Another approach for overcoming the polarization sensitivity of HIC integrated optics is to split the random input polarization emanating from the single mode (SM) fiber with a polarizing beam splitter (PBS), couple the outputs to polarization maintaining (PM) fibers, twist one of these PM fibers by 90° degrees and couple the two fibers to separate paths on the integrated optic chip. On each of these paths identical structures are used to process the two components independently. At the output, these components are recombined by coupling to another pair of PM fibers, twisting the PM fiber of the path that had not previously been twisted and coupling both fibers to another PBS which has a SM fiber output. While such an approach, commonly referred to as a “polarization diversity” scheme, is feasible, when implemented with bulk optics it is also cumbersome. Aligning PM fibers is difficult and expensive. And, in order to preserve signal integrity the path lengths must be matched to within at least one-tenth of a bit length (i.e. −2 mm for 10 Gb/s signals and −0.5 mm for 40 Gb/s signals assuming an index of 1.5).

A better approach is to integrate the splitting function of the PBS and the rotating function of the twisted PM fiber onto the integrated optic chip. Doing so would eliminate the need to align PM fibers and path lengths could be matched easily through lithography.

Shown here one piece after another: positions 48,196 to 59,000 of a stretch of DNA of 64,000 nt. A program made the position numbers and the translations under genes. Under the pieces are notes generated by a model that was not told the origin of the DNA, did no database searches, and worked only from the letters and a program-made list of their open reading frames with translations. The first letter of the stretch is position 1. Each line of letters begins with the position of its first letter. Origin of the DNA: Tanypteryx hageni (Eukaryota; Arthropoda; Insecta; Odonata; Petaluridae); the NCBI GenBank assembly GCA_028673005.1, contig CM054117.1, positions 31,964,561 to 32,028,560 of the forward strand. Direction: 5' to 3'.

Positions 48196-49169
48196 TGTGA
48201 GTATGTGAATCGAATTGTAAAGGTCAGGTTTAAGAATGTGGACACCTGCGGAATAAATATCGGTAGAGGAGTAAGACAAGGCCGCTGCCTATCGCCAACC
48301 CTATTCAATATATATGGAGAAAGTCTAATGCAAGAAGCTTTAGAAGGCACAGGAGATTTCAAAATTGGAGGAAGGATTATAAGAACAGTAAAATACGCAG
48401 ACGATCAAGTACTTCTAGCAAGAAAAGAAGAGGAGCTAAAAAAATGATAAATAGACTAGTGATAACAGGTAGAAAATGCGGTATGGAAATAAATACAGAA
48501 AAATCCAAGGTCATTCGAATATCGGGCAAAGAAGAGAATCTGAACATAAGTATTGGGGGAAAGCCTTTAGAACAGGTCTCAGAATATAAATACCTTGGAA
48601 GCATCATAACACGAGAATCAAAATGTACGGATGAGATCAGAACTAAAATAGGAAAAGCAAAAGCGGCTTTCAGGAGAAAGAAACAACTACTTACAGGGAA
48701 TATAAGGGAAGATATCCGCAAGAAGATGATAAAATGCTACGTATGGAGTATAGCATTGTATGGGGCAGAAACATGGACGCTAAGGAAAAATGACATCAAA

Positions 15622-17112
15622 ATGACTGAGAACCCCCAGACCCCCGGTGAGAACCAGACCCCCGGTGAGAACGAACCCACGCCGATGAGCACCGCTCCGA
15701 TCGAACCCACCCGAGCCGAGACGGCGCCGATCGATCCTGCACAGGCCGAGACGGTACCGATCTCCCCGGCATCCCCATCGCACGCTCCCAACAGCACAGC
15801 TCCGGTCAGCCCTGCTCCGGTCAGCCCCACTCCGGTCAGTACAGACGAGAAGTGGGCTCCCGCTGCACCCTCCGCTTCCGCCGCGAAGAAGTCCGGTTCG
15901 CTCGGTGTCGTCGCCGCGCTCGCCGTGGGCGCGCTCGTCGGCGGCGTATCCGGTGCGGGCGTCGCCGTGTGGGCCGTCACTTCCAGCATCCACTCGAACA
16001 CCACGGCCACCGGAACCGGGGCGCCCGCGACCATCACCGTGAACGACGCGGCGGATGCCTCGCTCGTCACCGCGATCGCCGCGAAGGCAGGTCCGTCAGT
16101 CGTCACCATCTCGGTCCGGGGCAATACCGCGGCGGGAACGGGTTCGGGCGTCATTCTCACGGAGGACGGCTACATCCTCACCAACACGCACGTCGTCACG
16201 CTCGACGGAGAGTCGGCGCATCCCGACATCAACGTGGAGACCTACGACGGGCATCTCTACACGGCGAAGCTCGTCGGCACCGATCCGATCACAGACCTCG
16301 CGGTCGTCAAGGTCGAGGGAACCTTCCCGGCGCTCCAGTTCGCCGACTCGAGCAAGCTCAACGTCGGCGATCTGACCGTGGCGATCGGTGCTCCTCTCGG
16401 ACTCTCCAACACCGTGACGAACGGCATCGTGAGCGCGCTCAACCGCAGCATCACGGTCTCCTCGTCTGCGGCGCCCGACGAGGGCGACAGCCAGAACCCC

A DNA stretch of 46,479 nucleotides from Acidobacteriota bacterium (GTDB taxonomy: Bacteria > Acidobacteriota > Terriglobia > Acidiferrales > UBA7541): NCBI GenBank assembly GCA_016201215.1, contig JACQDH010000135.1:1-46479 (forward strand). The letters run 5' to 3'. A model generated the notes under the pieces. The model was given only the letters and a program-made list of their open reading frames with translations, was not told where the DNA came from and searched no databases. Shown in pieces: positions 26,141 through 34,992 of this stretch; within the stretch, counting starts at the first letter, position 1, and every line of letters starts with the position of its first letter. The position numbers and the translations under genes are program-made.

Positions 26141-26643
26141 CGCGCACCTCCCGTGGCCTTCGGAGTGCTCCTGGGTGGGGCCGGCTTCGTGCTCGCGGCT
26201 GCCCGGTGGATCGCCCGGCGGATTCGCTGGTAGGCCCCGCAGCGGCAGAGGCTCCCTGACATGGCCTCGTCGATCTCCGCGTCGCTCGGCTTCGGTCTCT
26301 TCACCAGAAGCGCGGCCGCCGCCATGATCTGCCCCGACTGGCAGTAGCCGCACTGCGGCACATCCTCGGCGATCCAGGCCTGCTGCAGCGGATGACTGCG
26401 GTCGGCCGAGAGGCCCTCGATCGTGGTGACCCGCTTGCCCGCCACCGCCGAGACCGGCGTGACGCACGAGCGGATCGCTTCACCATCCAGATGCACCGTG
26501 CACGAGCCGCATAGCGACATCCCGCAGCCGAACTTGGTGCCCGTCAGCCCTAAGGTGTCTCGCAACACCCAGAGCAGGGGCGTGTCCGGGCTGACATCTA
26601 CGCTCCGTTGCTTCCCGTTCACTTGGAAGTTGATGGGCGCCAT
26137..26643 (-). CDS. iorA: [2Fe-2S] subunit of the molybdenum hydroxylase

Several integrated optic polarization splitters and rotators (or converters) have been proposed. However, most of the devices proposed to date rely on the coupling of a pair of waveguide modes. Devices based on coupled modes generally exhibit a wavelength sensitivity resulting from differences in the dispersion of the super-modes propagating in the structure. Further, such approaches are very sensitive to fabrication errors. Even slight changes in the waveguide geometries or separation can have a significant impact on the device performance.

A better way to form a polarization splitter or rotator is to use the principle of mode evolution. By making gradual (or adiabatic) changes to the waveguide geometry, the modes in the guide can be conditioned and the polarization states separated or rotated. Such an approach only requires that the modes not exchange power which can be assured by proper design of the waveguide and a slow evolution of the structure. Since prevention of mode coupling is a relatively loose requirement, devices based on mode evolution tend to be wavelength insensitive and fabrication tolerant. It has been proposed and demonstrated that a polarization splitter based on mode evolution can be formed, however, this approach has the disadvantage of requiring multiple waveguide materials.

Generally, it is the object of the present invention to split polarization states with an integrated optic device based on the principle of mode evolution.